Forget the Super Rugby test in Tokyo last week, the Confetti Cap jibes, the promotional aspects of a match that we all knew was included in the schedule for two major purposes, learner and earner, and you've got to say succeeded big time at both.
This weekend, we're back to business with the first of perhaps the two most important All Black tests all year, England at Twickers before Ireland in Dublin.
If you thought away Argentina and South Africa in consecutive weekends was a tough ask, these two raise the bar again.
At least with our SAANZAR rivals, we get another crack at them next year, as far as the Northern Hemisphere goes, though,
this is our last chance to get up close and physical before the Japan RWC.
So what do these games mean then? In a year's time not very much. But right here right now rather a lot, in terms of
bragging rights if nothing else. Put it this way, it would be very uncomfortable to lose to either and utterly disastrous to lose to them both. Can you imagine the the fallout if we did? Well don't, because it's not going to happen.
The All Blacks do not lose two matches in a row. Can you even remember the last time that happened?
Let me tell you. 2011 it was the final two tests before we hosted the World Cup, and after thrashing
both South Africa and Australia here in NZ, we sent weakened sides to Port Elizabeth and Brisbane and dumped both games.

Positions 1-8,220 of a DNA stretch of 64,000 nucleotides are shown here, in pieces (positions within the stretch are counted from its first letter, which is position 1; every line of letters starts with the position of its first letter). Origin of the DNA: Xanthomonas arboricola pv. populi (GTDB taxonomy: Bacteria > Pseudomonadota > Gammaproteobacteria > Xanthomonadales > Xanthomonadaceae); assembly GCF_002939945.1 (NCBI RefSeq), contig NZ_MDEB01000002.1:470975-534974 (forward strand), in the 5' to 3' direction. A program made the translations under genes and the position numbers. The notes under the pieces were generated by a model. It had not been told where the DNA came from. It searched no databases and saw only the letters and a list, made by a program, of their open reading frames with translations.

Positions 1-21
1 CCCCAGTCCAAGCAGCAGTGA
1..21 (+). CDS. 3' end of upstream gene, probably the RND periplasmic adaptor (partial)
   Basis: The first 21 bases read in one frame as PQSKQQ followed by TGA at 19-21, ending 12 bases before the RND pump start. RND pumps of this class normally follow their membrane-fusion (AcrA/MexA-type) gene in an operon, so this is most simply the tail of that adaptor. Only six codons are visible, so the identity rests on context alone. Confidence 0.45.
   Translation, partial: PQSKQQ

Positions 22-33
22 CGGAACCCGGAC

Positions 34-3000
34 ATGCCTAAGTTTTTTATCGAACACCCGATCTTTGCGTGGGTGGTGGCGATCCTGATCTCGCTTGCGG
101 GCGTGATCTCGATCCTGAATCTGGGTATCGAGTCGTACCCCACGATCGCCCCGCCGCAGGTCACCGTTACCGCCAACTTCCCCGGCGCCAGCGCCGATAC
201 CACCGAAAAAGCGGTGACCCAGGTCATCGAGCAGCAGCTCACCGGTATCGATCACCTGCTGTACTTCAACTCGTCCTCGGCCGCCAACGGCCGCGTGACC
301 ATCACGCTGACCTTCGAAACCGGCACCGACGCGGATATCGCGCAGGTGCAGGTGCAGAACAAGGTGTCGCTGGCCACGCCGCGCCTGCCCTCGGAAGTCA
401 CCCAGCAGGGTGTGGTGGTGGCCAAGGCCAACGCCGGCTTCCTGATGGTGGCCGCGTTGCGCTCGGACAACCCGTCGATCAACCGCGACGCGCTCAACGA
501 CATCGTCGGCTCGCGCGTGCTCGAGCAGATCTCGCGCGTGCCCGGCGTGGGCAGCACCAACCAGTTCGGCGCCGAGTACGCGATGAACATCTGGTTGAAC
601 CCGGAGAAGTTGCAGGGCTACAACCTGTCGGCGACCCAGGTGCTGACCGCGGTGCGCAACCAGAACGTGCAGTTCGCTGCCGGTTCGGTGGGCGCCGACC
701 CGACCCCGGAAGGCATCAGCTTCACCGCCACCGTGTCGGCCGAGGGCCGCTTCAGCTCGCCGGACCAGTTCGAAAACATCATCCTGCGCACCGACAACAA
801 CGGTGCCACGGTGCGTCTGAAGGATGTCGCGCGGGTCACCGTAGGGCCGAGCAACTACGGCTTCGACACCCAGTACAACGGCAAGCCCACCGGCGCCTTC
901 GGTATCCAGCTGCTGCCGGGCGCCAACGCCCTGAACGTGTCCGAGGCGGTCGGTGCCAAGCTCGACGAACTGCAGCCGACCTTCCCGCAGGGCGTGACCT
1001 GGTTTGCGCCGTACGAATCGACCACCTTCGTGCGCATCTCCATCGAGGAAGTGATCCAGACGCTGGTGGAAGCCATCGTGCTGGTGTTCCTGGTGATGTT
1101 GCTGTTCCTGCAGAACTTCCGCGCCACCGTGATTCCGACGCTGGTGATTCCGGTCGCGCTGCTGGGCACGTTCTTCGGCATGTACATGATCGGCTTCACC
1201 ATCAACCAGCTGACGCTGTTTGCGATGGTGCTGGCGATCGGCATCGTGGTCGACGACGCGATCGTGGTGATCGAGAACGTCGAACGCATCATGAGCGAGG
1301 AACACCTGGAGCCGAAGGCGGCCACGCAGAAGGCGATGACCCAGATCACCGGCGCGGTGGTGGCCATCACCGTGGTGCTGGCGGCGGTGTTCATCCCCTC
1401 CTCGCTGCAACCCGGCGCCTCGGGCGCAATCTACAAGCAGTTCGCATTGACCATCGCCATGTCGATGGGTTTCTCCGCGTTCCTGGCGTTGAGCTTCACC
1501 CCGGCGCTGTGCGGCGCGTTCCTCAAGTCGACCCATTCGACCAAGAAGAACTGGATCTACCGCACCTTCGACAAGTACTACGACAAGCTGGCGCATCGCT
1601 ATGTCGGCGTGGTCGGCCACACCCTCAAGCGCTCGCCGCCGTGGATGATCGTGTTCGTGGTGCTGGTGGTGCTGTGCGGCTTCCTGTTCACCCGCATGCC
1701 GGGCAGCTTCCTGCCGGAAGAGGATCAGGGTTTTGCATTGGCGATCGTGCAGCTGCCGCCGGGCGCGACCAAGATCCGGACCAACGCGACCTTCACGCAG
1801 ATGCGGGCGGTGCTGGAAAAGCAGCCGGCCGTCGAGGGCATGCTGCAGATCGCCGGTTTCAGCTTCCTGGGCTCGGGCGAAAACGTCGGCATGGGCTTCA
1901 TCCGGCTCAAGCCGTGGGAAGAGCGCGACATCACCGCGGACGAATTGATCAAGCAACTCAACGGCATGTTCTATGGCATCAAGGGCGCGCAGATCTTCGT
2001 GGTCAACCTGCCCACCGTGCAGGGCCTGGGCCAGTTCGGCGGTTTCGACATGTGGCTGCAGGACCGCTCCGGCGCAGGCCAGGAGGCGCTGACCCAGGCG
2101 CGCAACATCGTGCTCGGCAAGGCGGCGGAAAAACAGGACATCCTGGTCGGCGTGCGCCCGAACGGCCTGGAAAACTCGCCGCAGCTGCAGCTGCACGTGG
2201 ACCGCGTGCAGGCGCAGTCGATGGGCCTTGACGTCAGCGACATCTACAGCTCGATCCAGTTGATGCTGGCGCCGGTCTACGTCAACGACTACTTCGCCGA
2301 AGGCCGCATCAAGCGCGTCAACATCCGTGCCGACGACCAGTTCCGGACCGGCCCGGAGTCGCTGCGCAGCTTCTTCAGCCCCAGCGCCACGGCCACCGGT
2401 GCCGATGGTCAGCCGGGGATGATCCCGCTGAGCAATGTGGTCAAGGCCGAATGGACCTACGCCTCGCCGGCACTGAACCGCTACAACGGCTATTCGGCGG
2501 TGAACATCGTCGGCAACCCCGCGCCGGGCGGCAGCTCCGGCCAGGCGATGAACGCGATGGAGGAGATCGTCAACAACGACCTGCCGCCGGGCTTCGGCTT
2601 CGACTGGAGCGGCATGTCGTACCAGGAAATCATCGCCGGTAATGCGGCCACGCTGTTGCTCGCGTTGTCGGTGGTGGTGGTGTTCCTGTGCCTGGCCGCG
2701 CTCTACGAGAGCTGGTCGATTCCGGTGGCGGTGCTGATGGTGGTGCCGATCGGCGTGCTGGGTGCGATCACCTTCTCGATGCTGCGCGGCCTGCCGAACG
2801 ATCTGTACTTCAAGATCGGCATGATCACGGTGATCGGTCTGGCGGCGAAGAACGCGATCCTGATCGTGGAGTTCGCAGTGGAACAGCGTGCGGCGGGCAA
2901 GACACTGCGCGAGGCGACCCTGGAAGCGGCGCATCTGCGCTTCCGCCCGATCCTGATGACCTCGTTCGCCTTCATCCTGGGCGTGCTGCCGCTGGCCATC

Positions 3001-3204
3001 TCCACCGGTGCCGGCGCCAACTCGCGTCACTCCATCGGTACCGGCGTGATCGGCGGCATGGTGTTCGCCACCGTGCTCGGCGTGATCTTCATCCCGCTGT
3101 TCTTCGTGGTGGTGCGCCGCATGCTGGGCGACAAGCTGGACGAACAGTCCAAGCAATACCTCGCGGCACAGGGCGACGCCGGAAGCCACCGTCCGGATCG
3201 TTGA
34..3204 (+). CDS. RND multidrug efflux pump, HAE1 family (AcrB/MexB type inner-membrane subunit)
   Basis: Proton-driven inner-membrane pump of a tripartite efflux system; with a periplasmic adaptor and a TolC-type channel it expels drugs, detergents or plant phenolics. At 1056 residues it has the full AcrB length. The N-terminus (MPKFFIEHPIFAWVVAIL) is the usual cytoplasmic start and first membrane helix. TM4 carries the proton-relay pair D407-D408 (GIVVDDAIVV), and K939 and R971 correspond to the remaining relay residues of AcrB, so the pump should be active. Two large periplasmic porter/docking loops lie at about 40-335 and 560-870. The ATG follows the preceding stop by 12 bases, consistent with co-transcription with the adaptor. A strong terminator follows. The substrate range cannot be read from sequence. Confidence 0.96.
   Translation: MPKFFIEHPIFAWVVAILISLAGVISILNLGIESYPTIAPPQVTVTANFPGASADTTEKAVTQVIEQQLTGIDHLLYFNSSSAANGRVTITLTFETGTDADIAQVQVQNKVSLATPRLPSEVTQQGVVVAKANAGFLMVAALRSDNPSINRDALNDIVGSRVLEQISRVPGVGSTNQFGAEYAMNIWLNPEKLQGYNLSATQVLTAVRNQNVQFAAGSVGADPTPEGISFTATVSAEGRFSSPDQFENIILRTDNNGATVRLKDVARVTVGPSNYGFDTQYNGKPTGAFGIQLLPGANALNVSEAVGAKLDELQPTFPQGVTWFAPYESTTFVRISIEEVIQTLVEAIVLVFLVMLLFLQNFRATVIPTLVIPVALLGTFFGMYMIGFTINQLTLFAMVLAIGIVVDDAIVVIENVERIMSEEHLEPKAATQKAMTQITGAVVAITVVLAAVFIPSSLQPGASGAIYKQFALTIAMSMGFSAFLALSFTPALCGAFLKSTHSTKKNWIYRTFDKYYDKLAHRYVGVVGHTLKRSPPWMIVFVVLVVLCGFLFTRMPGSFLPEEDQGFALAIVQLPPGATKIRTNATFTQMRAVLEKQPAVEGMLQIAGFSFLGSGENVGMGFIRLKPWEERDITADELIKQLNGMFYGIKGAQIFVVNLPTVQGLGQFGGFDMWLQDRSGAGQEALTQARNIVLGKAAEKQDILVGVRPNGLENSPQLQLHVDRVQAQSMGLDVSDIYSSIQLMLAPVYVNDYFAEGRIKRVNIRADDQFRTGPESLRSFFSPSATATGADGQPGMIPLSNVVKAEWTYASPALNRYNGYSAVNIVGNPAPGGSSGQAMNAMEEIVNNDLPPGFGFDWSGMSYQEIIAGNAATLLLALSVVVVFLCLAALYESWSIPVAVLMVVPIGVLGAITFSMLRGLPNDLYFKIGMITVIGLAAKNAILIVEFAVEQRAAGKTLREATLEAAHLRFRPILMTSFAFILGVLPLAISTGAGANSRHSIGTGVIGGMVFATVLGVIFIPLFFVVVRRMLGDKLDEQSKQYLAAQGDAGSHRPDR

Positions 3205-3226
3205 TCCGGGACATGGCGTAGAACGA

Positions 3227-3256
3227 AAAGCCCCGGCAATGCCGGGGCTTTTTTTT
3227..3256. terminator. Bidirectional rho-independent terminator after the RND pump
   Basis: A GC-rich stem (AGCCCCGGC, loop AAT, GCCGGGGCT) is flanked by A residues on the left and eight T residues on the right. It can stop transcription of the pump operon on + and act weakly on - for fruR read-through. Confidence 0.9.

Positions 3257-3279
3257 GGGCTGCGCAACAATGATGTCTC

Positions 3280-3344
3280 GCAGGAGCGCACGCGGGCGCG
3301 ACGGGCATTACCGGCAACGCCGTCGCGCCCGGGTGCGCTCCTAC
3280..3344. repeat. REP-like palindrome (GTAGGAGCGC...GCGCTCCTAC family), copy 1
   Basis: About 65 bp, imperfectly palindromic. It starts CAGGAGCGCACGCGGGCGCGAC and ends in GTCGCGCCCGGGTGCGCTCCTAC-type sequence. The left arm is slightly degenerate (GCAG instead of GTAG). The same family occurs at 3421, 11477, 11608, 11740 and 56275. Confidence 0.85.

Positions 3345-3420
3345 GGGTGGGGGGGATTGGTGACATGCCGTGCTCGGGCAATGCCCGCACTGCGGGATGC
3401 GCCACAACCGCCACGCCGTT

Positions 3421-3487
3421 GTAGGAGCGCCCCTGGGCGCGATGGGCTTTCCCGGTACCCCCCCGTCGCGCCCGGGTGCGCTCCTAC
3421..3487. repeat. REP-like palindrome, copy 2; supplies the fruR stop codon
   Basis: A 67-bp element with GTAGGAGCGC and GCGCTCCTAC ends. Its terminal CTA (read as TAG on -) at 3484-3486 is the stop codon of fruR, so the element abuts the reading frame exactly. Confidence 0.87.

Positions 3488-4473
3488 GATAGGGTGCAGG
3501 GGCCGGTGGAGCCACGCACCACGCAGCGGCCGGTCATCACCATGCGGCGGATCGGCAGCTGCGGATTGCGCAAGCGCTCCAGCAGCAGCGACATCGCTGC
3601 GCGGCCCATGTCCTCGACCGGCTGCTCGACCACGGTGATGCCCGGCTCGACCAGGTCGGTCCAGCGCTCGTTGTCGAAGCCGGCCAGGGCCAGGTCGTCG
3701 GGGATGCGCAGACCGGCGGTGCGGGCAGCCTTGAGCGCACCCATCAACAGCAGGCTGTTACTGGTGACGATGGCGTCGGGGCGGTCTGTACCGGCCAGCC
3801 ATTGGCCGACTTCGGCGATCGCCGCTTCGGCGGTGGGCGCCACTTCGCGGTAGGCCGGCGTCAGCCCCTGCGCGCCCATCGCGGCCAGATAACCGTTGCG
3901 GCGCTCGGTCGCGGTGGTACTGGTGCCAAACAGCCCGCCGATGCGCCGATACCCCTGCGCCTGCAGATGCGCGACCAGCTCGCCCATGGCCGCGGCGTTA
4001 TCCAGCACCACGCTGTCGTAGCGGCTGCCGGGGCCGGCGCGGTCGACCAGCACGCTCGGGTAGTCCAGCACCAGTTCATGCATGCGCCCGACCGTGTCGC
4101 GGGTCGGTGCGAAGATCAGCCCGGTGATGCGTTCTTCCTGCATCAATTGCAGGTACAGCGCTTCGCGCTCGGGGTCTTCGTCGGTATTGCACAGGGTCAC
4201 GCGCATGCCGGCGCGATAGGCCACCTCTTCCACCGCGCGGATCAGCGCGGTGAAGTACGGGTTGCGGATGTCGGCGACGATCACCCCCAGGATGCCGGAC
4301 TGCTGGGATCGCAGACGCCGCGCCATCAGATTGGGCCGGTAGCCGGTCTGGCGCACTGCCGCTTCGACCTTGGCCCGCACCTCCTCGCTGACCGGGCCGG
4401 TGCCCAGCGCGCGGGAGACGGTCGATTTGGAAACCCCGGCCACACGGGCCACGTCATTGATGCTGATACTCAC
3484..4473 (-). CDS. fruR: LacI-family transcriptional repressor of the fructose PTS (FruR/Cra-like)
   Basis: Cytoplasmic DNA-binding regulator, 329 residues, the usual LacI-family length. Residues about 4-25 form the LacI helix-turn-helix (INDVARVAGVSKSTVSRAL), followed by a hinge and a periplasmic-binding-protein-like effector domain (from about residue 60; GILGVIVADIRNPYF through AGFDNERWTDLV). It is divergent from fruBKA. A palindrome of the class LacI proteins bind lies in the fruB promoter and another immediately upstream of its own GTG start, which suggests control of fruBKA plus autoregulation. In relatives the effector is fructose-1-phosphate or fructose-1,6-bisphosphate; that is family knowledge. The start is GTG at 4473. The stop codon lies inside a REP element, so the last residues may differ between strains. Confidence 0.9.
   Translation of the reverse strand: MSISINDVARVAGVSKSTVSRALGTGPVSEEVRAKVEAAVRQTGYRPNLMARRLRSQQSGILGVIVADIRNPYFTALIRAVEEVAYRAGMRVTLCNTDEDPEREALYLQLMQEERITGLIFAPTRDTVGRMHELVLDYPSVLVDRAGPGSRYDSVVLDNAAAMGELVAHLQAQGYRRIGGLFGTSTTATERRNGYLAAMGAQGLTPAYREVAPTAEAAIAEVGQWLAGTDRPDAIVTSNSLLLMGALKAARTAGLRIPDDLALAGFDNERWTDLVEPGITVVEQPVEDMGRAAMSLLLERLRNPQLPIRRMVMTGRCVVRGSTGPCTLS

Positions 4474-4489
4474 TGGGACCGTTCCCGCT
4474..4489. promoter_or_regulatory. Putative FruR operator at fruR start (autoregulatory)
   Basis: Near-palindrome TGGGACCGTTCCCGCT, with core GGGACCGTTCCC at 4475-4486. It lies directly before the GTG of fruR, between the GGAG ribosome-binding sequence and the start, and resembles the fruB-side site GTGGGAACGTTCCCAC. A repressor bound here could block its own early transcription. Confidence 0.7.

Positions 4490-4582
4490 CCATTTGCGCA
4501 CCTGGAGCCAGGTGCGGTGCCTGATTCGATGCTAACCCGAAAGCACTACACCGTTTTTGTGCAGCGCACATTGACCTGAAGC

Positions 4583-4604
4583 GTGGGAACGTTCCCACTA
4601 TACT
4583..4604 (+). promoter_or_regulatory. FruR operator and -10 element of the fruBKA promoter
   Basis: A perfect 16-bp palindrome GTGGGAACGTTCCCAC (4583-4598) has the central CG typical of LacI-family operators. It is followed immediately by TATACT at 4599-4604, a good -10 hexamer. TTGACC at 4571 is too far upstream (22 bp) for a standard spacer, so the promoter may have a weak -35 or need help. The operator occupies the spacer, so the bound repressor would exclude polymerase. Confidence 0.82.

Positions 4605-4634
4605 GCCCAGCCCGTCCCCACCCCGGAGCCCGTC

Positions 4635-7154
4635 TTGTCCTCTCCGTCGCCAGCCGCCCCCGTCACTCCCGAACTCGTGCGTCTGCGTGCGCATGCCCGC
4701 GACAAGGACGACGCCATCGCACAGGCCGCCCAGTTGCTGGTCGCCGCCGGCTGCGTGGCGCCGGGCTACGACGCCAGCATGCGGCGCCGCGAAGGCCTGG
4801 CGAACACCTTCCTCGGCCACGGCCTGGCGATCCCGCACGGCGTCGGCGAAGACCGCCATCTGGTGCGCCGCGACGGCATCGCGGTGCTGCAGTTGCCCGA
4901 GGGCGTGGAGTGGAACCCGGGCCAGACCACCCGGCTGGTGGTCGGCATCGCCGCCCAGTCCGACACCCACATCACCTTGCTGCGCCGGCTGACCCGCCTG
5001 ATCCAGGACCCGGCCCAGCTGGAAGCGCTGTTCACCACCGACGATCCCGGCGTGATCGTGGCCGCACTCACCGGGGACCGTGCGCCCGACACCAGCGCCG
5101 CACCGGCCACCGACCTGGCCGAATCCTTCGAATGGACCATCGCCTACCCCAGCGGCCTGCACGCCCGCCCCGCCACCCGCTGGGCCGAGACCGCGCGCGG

Before that, it was 2009 when the Saffirs beat us three times on the trot.
Point being, since 2011 we've barely lost at all, seven times in fact in the last seven years, with 2017 being the only time it's happened twice in the same calendar year.
Make no mistake these games are hideously important. Beating England at Twickenham is a must. Essential. Absolutely 100% utterly vitally crucial.
World order must be maintained. We cannot allow these teams a sniff, a whiff, a skeric of hope
before the big dance in 12 months time. And trouncing those hurrah-Henry-rah-rah-rugger-bugger's at Twickers is the best whack smack, bumshellack in the sport.
How good are we right now? How good are they? The next two weeks should tell us everything we need to know.
But on paper, the Poms have no show.